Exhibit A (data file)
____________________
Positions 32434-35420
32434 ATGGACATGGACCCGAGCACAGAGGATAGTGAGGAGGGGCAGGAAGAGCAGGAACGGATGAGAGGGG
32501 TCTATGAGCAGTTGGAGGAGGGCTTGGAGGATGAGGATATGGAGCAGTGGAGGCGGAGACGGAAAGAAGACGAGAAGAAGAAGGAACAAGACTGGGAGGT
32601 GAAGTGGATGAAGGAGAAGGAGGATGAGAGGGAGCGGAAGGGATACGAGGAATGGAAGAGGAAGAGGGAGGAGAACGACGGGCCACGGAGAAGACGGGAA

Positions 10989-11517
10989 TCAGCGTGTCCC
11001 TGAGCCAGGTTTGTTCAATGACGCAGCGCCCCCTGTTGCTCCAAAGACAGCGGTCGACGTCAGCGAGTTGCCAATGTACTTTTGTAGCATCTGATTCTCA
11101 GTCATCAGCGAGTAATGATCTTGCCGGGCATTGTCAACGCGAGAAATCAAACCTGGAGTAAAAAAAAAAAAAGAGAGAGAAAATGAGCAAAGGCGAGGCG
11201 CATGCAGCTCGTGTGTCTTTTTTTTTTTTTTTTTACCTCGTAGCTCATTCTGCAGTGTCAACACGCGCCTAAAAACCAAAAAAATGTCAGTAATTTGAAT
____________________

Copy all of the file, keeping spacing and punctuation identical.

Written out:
Positions 32434-35420
32434 ATGGACATGGACCCGAGCACAGAGGATAGTGAGGAGGGGCAGGAAGAGCAGGAACGGATGAGAGGGG
32501 TCTATGAGCAGTTGGAGGAGGGCTTGGAGGATGAGGATATGGAGCAGTGGAGGCGGAGACGGAAAGAAGACGAGAAGAAGAAGGAACAAGACTGGGAGGT
32601 GAAGTGGATGAAGGAGAAGGAGGATGAGAGGGAGCGGAAGGGATACGAGGAATGGAAGAGGAAGAGGGAGGAGAACGACGGGCCACGGAGAAGACGGGAA

Positions 10989-11517
10989 TCAGCGTGTCCC
11001 TGAGCCAGGTTTGTTCAATGACGCAGCGCCCCCTGTTGCTCCAAAGACAGCGGTCGACGTCAGCGAGTTGCCAATGTACTTTTGTAGCATCTGATTCTCA
11101 GTCATCAGCGAGTAATGATCTTGCCGGGCATTGTCAACGCGAGAAATCAAACCTGGAGTAAAAAAAAAAAAAGAGAGAGAAAATGAGCAAAGGCGAGGCG
11201 CATGCAGCTCGTGTGTCTTTTTTTTTTTTTTTTTACCTCGTAGCTCATTCTGCAGTGTCAACACGCGCCTAAAAACCAAAAAAATGTCAGTAATTTGAAT